Procrastination is the inability to visualize success. When we visualize success, we feel empowered to take action. When we focus on the benefits and rewards, we are motivated. When we can’t visualize success, our subconscious mind reminds of unpleasant or unhappy outcomes. Our subconscious mind slows us down or distracts us.
Distraction and procrastination are usually signs that the “fear of failure” operates beneath our awareness. Both are tools our subconscious mind uses to slow us down. Our subconscious mind knows that if we fill up the time with other less important things, then we will never start. And if we never start, we won’t fail. Of course, not starting means we will never succeed as well.
Imagine this scenario. It is Friday before we leave on a dream vacation we have been planning for 6 months. We arrive at work at the usual time. Our boss greets us warmly and acknowledges that we are leaving on vacation, but would like for us to do one extra project before we leave. This project is in addition to the other 9 things we wanted to get done today.
We start right away with high motivation and laser focus. We work hard all day and even take a few breaks to clear our head and stay fresh. Amazingly, at the end of the day we have not only finished the project, but also everything else on our list!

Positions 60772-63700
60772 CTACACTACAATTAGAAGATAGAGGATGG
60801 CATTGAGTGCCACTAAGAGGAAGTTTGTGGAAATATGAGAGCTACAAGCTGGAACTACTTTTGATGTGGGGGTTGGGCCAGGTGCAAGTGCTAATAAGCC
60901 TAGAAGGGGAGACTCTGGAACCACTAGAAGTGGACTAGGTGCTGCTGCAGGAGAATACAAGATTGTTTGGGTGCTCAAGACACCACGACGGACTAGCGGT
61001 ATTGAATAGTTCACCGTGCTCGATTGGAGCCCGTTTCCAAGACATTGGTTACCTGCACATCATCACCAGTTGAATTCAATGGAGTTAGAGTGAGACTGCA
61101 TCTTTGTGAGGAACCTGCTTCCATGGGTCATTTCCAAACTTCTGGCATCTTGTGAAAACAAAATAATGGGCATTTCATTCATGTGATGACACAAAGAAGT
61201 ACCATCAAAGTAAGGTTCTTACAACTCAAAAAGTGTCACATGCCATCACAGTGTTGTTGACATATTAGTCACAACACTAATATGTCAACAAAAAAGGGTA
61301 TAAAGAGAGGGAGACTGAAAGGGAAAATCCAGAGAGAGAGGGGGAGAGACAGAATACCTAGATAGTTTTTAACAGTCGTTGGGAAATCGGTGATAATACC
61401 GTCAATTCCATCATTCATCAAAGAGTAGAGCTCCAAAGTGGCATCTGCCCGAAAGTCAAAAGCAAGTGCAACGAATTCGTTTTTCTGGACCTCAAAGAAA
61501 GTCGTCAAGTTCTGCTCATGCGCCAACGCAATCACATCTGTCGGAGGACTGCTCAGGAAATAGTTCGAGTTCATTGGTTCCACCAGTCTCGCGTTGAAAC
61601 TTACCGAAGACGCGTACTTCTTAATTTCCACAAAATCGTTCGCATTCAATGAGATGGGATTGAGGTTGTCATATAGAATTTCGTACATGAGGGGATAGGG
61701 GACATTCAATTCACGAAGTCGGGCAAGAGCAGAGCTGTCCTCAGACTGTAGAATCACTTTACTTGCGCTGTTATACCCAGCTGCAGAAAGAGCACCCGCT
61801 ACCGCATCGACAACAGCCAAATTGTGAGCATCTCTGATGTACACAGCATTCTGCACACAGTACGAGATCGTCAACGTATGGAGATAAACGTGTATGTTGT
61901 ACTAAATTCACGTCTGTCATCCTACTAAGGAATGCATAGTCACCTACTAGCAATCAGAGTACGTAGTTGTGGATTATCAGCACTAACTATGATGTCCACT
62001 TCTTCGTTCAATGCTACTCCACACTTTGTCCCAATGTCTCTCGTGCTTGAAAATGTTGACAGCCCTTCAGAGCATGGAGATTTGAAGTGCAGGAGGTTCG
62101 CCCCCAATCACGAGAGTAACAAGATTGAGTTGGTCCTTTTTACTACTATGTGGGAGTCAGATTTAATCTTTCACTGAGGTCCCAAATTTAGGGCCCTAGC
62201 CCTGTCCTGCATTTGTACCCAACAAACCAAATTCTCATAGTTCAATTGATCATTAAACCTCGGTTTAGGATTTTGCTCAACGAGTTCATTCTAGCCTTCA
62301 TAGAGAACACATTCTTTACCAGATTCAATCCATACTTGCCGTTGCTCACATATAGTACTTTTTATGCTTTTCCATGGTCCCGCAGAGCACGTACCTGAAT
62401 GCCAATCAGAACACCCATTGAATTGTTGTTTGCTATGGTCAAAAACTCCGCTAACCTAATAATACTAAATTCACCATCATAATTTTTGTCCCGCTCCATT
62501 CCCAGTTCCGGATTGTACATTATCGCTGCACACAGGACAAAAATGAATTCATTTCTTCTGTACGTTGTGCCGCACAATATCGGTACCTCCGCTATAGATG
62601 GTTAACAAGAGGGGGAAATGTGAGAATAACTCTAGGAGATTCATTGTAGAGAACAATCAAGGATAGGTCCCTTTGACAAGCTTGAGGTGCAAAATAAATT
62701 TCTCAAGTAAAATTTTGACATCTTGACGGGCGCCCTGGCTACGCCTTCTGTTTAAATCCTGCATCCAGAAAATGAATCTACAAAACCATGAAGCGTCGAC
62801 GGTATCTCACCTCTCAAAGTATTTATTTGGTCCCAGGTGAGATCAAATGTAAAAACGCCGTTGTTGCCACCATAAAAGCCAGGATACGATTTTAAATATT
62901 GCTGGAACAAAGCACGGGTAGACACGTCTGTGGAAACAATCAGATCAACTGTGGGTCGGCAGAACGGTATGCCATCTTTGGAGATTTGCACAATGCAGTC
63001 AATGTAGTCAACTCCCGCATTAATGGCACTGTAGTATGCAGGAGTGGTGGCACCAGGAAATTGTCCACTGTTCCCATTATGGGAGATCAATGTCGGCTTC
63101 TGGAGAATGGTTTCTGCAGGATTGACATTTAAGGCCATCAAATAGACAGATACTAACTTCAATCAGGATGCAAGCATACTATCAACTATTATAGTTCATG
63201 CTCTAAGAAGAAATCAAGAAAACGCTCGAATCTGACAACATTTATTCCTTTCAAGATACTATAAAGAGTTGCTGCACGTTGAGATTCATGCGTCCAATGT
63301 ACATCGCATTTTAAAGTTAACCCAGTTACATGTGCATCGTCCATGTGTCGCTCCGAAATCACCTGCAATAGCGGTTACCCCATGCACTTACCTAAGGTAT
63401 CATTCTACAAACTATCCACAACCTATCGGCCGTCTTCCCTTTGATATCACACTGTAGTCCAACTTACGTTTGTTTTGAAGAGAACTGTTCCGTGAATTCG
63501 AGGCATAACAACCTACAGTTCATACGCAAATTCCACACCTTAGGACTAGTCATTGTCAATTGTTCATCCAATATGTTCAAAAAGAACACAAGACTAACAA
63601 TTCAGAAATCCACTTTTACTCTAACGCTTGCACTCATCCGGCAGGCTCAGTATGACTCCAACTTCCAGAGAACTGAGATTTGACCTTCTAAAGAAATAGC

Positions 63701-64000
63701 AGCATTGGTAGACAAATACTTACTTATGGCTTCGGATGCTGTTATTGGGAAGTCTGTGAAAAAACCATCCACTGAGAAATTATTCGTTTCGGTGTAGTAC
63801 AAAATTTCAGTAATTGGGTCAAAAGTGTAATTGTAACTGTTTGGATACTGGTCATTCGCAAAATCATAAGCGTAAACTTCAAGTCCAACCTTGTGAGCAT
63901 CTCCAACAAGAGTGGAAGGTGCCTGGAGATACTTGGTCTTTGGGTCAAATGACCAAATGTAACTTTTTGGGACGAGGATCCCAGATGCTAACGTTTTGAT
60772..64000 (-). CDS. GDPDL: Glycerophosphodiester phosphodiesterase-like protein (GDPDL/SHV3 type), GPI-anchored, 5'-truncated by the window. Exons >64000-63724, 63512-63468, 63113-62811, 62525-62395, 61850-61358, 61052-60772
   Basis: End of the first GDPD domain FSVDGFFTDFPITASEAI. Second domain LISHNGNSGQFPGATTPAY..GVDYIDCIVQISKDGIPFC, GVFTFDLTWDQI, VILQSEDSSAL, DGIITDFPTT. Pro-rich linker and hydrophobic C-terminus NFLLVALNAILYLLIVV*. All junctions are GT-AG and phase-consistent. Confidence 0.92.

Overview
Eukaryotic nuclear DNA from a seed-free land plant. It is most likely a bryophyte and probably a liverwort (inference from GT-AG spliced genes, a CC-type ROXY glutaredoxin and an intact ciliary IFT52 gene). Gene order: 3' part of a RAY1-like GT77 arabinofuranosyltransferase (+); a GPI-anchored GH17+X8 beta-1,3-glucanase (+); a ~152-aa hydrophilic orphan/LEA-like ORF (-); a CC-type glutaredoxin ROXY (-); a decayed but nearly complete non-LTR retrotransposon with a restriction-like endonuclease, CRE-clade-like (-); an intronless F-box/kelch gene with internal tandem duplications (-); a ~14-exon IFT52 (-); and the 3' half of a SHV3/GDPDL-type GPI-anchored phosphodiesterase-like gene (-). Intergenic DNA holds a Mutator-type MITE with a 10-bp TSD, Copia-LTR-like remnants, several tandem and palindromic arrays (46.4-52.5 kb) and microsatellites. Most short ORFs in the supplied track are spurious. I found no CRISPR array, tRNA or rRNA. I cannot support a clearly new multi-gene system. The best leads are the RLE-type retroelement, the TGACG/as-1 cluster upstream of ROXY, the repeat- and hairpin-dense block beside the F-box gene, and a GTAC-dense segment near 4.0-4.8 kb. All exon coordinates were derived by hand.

Why does this happen? Quite simply, we were able to visualize success. We knew we could accomplish everything. The only question was how much time was it going to take. So, we started work right away and didn’t procrastinate. We didn’t let the talk at the water cooler or unnecessary emails distract us. The key was that we visualized success. We saw ourselves leaving work with everything done headed to our dream vacation!
Is there a particular area of life where we often procrastinate? Or do we allow our self to become easily distracted? It is likely we are having trouble visualizing success. It doesn’t matter if we are puttering around the house instead of tackling that unruly closet, or checking Facebook instead of updating our resume’ for a new job. In both cases, there is a limiting belief that is holding us back. It could be as simple as “I hate organizing closets!” Or it could be a deeply rooted belief that “I am not worthy of a better career.”